BUENOS AIRES (Jul. 10)
An order which may have serious effects on Jewish economic life and on the existence of the highly developed Jewish school system in Argentina was issued by the newly established government of President Ongania. It empowers the Argentine Central Bank, highest official financial authority, to exercise control over all credit cooperatives and, in certain circumstances, even to close them.
Although the credit cooperatives and their parallel banking system are being used also by non-Jewish business enterprises, they are a major factor in Jewish commercial life. The measure against them was already prepared last November under the Illia Government which was ousted about ten days ago by General Ongania, but it was not put into operation because of the strong opposition against it by numerous economic groups.
The credit cooperative movement is divided mainly in two groups: One is the Instituto Movilizador, rumored to be communist-infiltrated, whose several officials had been arrested a few days ago but were since released. The other is Ente Economico de la Federacion de Cooperatives, which is composed mainly of Jewish non-leftist elements. The latter, besides constituting the financial basis for small Jewish middle class business enterprises, also provides financial support to the Jewish schools here which are among the best Jewish schools in the world.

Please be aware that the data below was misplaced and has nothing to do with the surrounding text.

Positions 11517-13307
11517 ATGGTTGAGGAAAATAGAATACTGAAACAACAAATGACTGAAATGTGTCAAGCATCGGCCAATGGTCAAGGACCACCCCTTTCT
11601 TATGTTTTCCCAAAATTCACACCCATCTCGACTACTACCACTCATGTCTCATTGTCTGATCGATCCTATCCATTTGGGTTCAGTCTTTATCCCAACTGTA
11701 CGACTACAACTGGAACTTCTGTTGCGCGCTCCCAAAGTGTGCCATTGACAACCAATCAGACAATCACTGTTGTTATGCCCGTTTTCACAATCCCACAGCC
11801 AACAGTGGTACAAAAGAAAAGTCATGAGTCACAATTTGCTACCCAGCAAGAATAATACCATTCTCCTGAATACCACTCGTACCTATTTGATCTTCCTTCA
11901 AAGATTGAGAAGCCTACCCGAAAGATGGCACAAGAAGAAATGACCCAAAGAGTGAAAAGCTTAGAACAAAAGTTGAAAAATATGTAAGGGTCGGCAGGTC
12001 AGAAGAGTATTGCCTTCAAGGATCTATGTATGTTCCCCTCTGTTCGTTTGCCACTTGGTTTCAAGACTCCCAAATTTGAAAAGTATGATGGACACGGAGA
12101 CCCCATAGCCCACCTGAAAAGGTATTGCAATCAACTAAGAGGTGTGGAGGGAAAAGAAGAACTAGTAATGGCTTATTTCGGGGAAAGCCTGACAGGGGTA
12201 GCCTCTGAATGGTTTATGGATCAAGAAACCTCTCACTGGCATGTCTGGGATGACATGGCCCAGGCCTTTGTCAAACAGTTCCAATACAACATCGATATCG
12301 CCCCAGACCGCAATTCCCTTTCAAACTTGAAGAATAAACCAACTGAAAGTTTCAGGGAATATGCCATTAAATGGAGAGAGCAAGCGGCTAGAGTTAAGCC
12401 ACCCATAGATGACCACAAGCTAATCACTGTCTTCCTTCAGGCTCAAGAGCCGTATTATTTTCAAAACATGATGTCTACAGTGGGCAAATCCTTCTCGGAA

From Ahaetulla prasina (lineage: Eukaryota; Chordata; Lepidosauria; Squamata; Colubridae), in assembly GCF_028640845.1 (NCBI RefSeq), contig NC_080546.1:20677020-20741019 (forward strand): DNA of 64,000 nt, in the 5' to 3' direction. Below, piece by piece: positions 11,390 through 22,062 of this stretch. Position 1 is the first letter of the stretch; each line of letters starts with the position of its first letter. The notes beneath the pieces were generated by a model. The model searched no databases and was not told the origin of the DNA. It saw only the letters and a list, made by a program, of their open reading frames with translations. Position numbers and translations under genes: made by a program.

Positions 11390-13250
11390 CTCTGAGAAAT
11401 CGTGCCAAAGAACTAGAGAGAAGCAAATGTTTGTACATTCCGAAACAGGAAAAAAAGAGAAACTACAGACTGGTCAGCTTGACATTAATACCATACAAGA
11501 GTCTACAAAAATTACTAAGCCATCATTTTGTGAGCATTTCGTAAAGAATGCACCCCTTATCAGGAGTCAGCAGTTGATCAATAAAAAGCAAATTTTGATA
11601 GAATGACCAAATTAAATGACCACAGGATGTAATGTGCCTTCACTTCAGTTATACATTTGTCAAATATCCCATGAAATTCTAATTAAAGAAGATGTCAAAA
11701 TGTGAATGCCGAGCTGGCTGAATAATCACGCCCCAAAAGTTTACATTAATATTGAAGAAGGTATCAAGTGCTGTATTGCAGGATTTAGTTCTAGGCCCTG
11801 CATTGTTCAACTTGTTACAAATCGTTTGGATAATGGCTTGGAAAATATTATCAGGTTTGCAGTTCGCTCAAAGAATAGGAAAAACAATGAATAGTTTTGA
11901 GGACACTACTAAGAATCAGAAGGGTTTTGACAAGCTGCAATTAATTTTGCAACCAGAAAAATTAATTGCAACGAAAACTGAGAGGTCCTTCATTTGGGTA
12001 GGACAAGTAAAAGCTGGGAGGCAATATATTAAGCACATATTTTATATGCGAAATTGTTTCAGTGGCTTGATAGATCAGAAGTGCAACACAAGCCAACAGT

While the precise effect of the order on the Jewish businesses was difficult to estimate until normal business operations are resumed tomorrow, it was widely feared today that the move would create irreparable problems. The wide publicity given the measure over the radio and in the press alarmed many of the clients of the cooperatives who could completely break the cooperative system if an extensive run of withdrawals develops.
CHIEF OF POLICE PAYS CORDIAL VISIT TO JEWISH INSTITUTION
Yesterday, Federal Police Chief General Mario A. Fonseca visited the Jewish Old Age Club here. He was received by Mrs. Elisa Kohan, president of the Institution and Samuel Glaserman, vice president of the Buenos Aires Kehilla, the city’s official Jewish community organization. This was the first instance of a senior official of the new regime visiting a Jewish institution.
In a special statement issued yesterday on the occasion of the 150th anniversary of Argentine independence from Spain, the DAIA, the central representative body of Argentine Jewry, said that the Argentine Jewish community, “an inseparable part of the nation, associates itself jubilantly with the celebrations” affirming its aspirations for a peaceful life “and its ideals of human solidarity which the Ninth of July symbolizes.” The statement declared:
“The 150th anniversary unifies in its fervor all citizens of the Republic without” distinction of origin, race or creed. The principles which guided the Fatherland’s birth always protected the essential dignity of the human condition, protecting it from individual mistreatment which, at the same time, would have undermined the nation’s unity.”